Take care when horses meet horsepower

Horses are a common sight on our roads so it is vital drivers and riders know how to respect each other’s needs, says motoring editor Andy Russell.

If you live or drive in the countryside you have to expect to come across horses using the road.

The British Horse Society estimates there are 3.5 million regular riders and nearly a million horses in theUK.

It is important riders and drivers know how to behave what is expected to share the road safely.

Drivers also have to expect the unexpected – no matter how well a horse in kept under control, it is large and powerful and a ‘flight’ animal which makes them unpredictable and easily spooked.

A friend was riding her horse on the road when a barking dog came running across a field towards them. While she was aware of what was happening, an approaching car driver would not have been able to see or hear the potential hazard.

If a speeding car or barking dog scares a horse, its natural and sudden reaction will be to get away from it. That could take it straight into the road in front of a car for even an experienced rider could struggle to regain control of it.

Responsible riders try to avoid fast or busy roads and wear hi-vis clothing so they stand out. You are most likely to encounter horses on country roads so drive carefully, particularly round bends, to help you spot horses and riders in time and react safely.

The AA’s advice for drivers who meet a horse on the road is to:

  • Slow right down and be ready to stop.
  • Give them a wide berth – at least a car’s width – and pass slowly.
  • Avoid any actions likely to spook the horse – such as splashing them with puddles, sounding your horn or revving the engine.
  • Look out for signals from the rider to slow down or stop.
  • Don’t expect all riders to raise their hand in thanks when you drive considerately – if they are not able to take a hand off the reins and maintain control most will smile or nod their thanks instead.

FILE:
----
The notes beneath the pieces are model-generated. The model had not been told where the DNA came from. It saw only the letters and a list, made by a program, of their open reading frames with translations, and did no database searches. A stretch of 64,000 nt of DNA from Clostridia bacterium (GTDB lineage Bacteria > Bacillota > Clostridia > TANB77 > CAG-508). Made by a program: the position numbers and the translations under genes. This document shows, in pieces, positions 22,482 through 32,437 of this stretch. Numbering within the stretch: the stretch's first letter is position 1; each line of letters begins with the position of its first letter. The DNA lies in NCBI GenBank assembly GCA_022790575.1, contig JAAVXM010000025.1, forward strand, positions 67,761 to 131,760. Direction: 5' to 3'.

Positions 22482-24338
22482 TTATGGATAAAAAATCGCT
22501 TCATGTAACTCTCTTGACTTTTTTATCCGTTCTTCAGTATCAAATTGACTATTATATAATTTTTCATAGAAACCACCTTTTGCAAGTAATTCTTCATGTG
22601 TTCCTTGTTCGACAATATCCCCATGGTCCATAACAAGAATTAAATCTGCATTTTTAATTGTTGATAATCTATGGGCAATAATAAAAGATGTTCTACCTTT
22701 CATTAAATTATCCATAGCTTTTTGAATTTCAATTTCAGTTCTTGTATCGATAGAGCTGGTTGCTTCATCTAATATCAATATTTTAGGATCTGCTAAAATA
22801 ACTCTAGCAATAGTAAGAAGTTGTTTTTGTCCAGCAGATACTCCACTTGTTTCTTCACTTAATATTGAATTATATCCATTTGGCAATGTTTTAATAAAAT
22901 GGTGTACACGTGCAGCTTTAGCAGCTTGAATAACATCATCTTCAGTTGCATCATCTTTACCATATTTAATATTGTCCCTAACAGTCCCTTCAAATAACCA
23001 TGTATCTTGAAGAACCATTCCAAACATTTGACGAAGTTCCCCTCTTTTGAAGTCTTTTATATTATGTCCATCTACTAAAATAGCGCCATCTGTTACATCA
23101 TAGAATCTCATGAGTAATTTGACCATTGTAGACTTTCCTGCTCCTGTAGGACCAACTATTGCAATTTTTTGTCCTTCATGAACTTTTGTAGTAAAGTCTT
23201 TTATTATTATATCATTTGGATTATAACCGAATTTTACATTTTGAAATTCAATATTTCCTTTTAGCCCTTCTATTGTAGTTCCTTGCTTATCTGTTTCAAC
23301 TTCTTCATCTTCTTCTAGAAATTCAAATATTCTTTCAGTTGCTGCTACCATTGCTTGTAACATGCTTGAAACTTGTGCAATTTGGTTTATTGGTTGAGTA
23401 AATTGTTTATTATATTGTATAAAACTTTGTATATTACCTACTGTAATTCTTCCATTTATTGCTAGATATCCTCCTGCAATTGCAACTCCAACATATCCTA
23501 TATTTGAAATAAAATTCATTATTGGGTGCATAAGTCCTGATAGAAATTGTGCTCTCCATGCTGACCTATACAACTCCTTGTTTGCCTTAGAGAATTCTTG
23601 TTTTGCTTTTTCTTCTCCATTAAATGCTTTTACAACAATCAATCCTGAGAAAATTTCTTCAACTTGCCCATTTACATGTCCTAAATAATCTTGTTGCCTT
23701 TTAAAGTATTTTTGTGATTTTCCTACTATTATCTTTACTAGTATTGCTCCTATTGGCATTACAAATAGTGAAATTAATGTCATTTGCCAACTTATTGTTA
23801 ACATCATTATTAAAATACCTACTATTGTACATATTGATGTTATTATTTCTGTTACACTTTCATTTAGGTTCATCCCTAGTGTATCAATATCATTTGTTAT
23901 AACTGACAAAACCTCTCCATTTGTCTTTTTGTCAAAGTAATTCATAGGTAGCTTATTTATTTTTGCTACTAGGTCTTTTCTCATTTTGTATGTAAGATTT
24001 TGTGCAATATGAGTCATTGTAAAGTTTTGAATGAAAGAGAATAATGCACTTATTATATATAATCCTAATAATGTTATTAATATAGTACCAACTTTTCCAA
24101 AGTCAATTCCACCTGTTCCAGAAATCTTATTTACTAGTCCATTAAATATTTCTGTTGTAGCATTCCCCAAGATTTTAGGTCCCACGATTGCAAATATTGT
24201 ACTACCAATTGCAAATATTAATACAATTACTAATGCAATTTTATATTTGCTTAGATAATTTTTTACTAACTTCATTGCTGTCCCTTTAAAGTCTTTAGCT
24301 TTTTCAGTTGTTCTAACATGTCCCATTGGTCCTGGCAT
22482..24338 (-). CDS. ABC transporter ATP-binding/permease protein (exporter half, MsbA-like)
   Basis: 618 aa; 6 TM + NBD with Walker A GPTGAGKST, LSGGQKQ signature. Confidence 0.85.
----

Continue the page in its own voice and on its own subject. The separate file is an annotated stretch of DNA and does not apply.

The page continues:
• Accelerate gently once you have passed the horse.

And drivers should be aware that:

  • The rider and horse may both be inexperienced and nervous in traffic.
  • A cyclist or motorcyclist will move to the centre of the road well before turning right but a horse and rider intending to turn right will stay on the left until they reach the turn.
  • Horse riders will generally try to avoid difficult junctions such as roundabouts. If they do use them expect riders to keep left and signal right across exits to show that they’re not leaving.  Slow down and allow them plenty of room.Rule 215 of the Highway Code says: “Be particularly careful of horse riders and horse-drawn vehicles, especially when overtaking. Always pass wide and slowly. Horse riders are often children, so take extra care and remember riders may ride in double file when escorting a young or inexperienced horse or rider. Look out for horse riders’ and horse drivers’ signals and heed a request to slow down or stop. Take great care and treat all horses as a potential hazard.”Rules 49 to 55 give detailed advice to riders including:
    • Riders should wear light-coloured or fluorescent clothing in daylight and reflective clothing if riding at night or in poor visibility.
    • It is safer not to ride on the road at night or in poor visibility.
    • Always ride with other, less nervous horses if you think that your horse will be nervous of traffic.
    • When riding on the road keep to the left.
    • Move in the direction of the traffic flow in a one-way street.
    • Never ride more than two abreast.
    • Ride in single file on narrow or busy roads and when riding round bends.
    • Avoid roundabouts wherever possible.

    So whether you are on four legs or four or two wheels, rein in the horsepower and be prepared for the unexpected to keep everyone safe.

     

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